Sisters of Providence bestow honors on benefactors during annual Saint Mother Theodore Guerin Dinner
The Sisters of Providence of Saint Mary-of-the-Woods, Ind., bestowed major awards during the annual Saint Mother Theodore Guerin Dinner Saturday, June 5. The dinner is named in honor of the foundress of the Sisters of Providence who came to the United States from France in 1840.
The dinner is a way for members of the Congregation to express their gratitude for the support offered by their many donors and companions.
The Queen Amelia Award was presented to Jack Griffin of Washington, D.C. Sister Mary Rita Griffin, his sister, accepted the award on his behalf.
The Queen Amelia Award honors those who have made significant financial contributions to the Congregation and who have been influential in informing others of its life and mission. The award is named for Queen Amelia of France, wife of King Louis Philippe, who was a major donor for the young Congregation in the mid-1800s. She also encouraged her husband and family to contribute to the financially struggling Congregation.
“Like Queen Amelia, who came to know the Sisters of Providence through one SP, Mother Theodore Guerin, Jack came to know us best because of his sister, Sister Mary Rita, who has been a Sisters of Providence for 55 years. He is very proud of her and, I suspect, would do anything for her,” said Sister Denise Wilkinson, general superior, in announcing the award.
“Jack has made the Sisters of Providence a priority in his personal and family philanthropic efforts, of which there are many, especially in outreach to those who are poor and disadvantaged in the D.C. area. His sister says of him, ‘Jack has a passion to work collaboratively with others to enhance the quality of life for the poorer residents of D.C., especially through educational opportunities and by finding property and funding to build Single Room Occupancy dwellings for the homeless in D.C.’ For several years Jack supported his sister and her ministry among those who are poor. Most recently, his generosity to the Sisters of Providence has made possible key studies related to the current renovation of Providence Hall and he has provided a major gift to the Capital Campaign,” Sister Denise added.
The Sarah and Joseph Thralls Award was presented to John Perry of Terre Haute.
“Just as the Thralls name has become a familiar one in the annals of the Sisters of Providence, when the current history of the SPs is chronicled, expect to find the name of John Perry. John has been connected with the Sisters of Providence for more than 12 years, when he began to serve on the Congregation Finance Committee (CFC). Currently, he continues to serve on that group, as well as the Mission Advisory Board (MAB),” Sister Denise said.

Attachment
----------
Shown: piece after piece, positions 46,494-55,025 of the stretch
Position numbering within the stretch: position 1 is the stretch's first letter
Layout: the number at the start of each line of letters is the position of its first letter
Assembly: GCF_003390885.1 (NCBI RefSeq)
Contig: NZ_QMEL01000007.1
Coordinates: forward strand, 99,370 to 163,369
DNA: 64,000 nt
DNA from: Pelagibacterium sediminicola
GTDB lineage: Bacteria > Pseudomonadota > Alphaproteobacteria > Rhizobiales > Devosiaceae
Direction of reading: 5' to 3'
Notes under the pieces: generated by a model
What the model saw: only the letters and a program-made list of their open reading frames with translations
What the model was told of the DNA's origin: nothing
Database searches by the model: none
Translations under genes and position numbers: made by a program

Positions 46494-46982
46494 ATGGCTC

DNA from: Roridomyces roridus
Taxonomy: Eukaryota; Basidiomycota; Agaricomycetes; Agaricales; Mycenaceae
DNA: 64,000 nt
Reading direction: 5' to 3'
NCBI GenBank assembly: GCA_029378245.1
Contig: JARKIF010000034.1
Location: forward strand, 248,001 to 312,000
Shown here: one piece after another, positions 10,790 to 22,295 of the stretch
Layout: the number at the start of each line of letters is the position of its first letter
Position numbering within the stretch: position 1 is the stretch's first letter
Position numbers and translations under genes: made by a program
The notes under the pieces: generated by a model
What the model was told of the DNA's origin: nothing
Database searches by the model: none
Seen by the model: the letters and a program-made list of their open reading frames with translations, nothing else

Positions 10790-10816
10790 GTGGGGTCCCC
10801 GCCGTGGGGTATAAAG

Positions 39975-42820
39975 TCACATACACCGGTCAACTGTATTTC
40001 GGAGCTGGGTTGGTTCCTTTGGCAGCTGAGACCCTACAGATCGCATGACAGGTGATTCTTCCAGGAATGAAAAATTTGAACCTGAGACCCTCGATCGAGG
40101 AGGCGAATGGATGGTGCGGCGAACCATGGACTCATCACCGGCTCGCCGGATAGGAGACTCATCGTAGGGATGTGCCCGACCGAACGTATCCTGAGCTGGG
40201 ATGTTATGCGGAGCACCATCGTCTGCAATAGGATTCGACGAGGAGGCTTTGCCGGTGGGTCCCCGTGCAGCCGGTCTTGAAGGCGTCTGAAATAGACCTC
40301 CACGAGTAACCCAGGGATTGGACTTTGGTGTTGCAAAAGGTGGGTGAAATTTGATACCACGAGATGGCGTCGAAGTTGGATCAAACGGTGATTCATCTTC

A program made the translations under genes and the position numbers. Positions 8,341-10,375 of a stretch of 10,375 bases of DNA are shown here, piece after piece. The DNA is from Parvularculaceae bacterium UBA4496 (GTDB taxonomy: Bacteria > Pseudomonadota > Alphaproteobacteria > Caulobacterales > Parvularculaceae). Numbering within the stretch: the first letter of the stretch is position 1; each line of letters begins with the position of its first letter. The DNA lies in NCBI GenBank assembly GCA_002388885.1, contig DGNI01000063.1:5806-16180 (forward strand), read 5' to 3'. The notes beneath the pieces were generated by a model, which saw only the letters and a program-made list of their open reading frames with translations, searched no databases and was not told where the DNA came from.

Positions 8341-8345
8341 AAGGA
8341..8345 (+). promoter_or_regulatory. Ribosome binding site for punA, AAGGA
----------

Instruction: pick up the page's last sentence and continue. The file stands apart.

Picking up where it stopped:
“John, if we put our minds to it, we could probably calculate how many hours you have given to the Sisters of Providence attending CFC and MAB meetings. And the total would be staggering! What is beyond calculation, even with your keen mind for numbers, is the out-of-committee-hours you have spent researching and examining possibilities, making contacts on our behalf, exploring funding options, finding creative solutions around financing obstacles and even taking an SP conference call while vacationing in Florida. Like the Thralls, you have helped us make sense of the sometimes foreign language of the financial world. You are not only a thorough and patient teacher, but also a valued and trusted financial advisor,” Sister Denise added.
“John and his wife Karen journeyed with us to Rome for the canonization of Saint Mother Theodore Guerin. Karen relates that John is most proud of being asked to read at the Vespers Service the night before the canonization. He tells people that he was the only man involved and probably for sure the only Protestant! Additionally, John has shared Mother Theodore’s story with the Kiwanis and Rotary Clubs in Terre Haute, with his Memorial United Methodist Church congregation, the Osher Life Long Learning Institute and a youth group at St. Monica’s in Indianapolis. John is able to do this because our values and our mission are embedded in his thinking,” Sister Denise also said.
Nearly 150 guests attended the annual dinner, which had a theme of “What Does Love Look Like?” Guest speakers were people who have benefited from Sisters of Providence ministries: Darnell Bland, a student at Providence Christo Rey High School in Indianapolis; Rosa Maria Hernandez, whose son received assistance through the After School Homework Program at Providence Family Services in Chicago; and Martha Langarica, who participated in programs and classes offered through Providence in the Desert in Coachella, Calif., to learn the English language and successfully complete her citizenship test.
About the Sisters of Providence
The Sisters of Providence, a congregation of 214 women religious, with 300 Providence Associates, collaborate with others to create a more just and hope-filled world through prayer, education, service and advocacy. The Sisters of Providence have their motherhouse at Saint Mary-of-the-Woods, located just northwest of downtown Terre Haute, Ind., which is now listed in the National Register of Historic Places. Saint Mother Theodore Guerin founded the Sisters of Providence at Saint Mary-of-the-Woods in 1840. Today, Sisters of Providence minister in 13 states, the District of Columbia and Asia, through works of love, mercy and justice. More information about the Sisters of Providence and their ministries can be found at SistersofProvidence.org.